Nineteen eighty-four was a watershed year for the Grey Cup. It was then that the Calgary Stampeders and their fans invaded Toronto. After this invasion, it was no longer just a Grey Cup game, it was Grey Cup Week, and fun was in fashion.
To help celebrate the centennial of Canada’s national football championship, the Grey Cup Train will recreate the 1948 journey to the city on the shore of Lake Ontario. Calgary football fans who booked passage aboard the transcontinental Via special have travelled for three days to Toronto for the game on Sunday evening.
But there will be many differences between today’s train ride and that of 1948. For one, A.E. Cross and the Calgary Brewing and Malting Co. loaded hundreds of cases of beer for thirsty fans, although it proved to be insufficient to satisfy the needs of the boisterous enthusiasts intent upon cheering on “Calgary’s Galloping Cowboys,” as the Herald labelled the 1948 Stampeders. By the time the train reached Regina, a short leg in the long 3,600-kilometre trip east, all the beer had been drunk and the fans were in a state of stupor as they eyed all the empty bottles.
In 1948, Calgary fans packed all 16 cars of the nation’s first Grey Cup train. One car was devoted to square dancing “and enough horses (16) to stock most self-respecting stampedes,” according to The Stampeder Story by Gord Hunter and Keith Matthews. The party lasted from Calgary to Toronto and back again.
A Herald headline on November 26, 1948, proclaimed, Stampede Special Thunders into Toronto, disgorging 200 thunderous fans at Union Station from 17 cars. “At the drop of a 10-gallon hat, they pulled off a square dance in the station’s cavernous rounds ... there was more than one raised eyebrow among Homburg-wearing suburbanites on their way to downtown offices.”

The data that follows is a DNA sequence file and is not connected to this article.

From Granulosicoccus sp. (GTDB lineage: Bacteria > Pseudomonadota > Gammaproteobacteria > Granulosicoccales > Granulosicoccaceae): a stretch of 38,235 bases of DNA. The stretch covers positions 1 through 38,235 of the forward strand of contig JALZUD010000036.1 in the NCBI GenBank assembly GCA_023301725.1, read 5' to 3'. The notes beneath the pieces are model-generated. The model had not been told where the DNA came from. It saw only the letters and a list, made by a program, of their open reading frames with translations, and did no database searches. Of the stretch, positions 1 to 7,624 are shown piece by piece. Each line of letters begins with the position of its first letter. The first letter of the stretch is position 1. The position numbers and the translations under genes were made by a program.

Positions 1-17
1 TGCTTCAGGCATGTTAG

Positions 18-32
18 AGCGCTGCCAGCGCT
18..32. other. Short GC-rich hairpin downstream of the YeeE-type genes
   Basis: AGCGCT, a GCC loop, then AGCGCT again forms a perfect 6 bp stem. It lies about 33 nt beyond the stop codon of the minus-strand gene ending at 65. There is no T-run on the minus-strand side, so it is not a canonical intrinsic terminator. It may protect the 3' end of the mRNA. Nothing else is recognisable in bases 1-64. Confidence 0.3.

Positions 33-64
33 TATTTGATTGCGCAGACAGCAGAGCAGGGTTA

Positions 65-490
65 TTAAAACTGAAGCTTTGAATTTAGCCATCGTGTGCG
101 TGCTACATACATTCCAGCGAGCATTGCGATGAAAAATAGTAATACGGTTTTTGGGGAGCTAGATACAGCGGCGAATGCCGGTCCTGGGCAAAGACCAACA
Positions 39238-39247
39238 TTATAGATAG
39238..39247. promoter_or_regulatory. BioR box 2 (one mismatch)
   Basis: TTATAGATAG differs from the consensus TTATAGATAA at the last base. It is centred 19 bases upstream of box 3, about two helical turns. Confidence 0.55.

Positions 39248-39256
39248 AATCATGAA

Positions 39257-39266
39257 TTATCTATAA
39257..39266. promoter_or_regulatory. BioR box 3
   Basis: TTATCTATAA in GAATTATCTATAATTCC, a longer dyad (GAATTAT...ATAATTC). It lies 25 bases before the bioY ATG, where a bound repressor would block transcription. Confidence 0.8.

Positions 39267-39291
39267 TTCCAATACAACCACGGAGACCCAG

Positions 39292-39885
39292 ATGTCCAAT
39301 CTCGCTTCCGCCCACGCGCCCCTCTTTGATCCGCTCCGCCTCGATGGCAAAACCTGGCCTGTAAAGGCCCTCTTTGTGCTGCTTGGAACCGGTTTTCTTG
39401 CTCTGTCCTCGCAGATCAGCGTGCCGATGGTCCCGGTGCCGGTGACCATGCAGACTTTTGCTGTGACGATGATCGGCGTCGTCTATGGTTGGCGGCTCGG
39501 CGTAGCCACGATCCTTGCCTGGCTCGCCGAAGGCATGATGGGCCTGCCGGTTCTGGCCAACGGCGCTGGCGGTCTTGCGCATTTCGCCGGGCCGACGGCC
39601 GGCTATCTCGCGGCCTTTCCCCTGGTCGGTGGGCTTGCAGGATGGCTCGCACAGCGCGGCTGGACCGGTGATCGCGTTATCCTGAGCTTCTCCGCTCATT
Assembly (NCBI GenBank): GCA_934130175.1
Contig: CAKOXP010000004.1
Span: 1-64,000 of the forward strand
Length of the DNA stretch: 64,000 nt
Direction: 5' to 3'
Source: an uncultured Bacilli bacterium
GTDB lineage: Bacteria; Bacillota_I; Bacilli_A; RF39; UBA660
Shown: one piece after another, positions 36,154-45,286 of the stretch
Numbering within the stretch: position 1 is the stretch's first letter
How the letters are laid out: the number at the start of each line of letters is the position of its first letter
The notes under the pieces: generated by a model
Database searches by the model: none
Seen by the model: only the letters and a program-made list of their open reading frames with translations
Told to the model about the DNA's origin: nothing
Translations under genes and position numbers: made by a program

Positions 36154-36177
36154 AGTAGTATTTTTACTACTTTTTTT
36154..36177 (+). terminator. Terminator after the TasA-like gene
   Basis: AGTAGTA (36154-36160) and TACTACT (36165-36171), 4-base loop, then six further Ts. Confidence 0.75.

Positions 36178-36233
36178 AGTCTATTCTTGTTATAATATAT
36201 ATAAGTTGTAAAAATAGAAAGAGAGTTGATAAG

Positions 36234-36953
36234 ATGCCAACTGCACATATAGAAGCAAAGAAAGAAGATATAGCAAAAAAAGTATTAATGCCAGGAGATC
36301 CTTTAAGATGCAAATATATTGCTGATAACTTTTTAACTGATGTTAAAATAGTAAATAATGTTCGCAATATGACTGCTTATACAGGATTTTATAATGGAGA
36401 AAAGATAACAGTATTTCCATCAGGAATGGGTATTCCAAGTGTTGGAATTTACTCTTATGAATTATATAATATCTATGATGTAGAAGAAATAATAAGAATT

All the fans wore “kerchiefs with ‘Stampeders’ emblazoned on them and Calgary’s red and white colours.
“One bow-legged son of the west carried a lasso with which he roped Toronto girls. One Toronto onlooker said he couldn’t figure this out because the Calgary travelling ranch had much the prettier girls.”
With an accordion providing the accompaniment, the Calgarians first sang their city’s anthem, Calgary, Where the Sun Shines All the Day, and then erupted into yet another square dance.
“A reporter asked one westerner timidly: ‘I suppose it’s ridiculous to ask who’s going to win tomorrow.’
“There was a cowboy bell and a hand like a side of western steer crashing down on the reporter’s back. ‘It certainly is, son. It certainly is.’”
The Stampeder fans were actually invigorated by the thought of revenge for a slight that had occurred 37 years earlier. In 1911, they felt that their team had been snubbed by the Canadian Rugby Union (forerunner of the CFL) when it awarded the Grey Cup to the eastern champion University of Toronto. The Calgary Tigers, which later became the Stampeders, were the western champs and had wanted a crack at the U of T, which was denied by the CRU. At the time, the Grey Cup had only been in existence for two years.
When a weak cheer arose at the Toronto train station from the back ranks for the Ottawa Roughriders, the Stampeders’ opposition in the 1948 Grey Cup, the Calgarians and the ex-pats from the western city living in Toronto, who came out to greet the train, simply ignored the “puny effort.” While their fans may have appeared less blusterous than Calgary’s, Ottawa was declared to be an 8-5 favourite to win by local bookies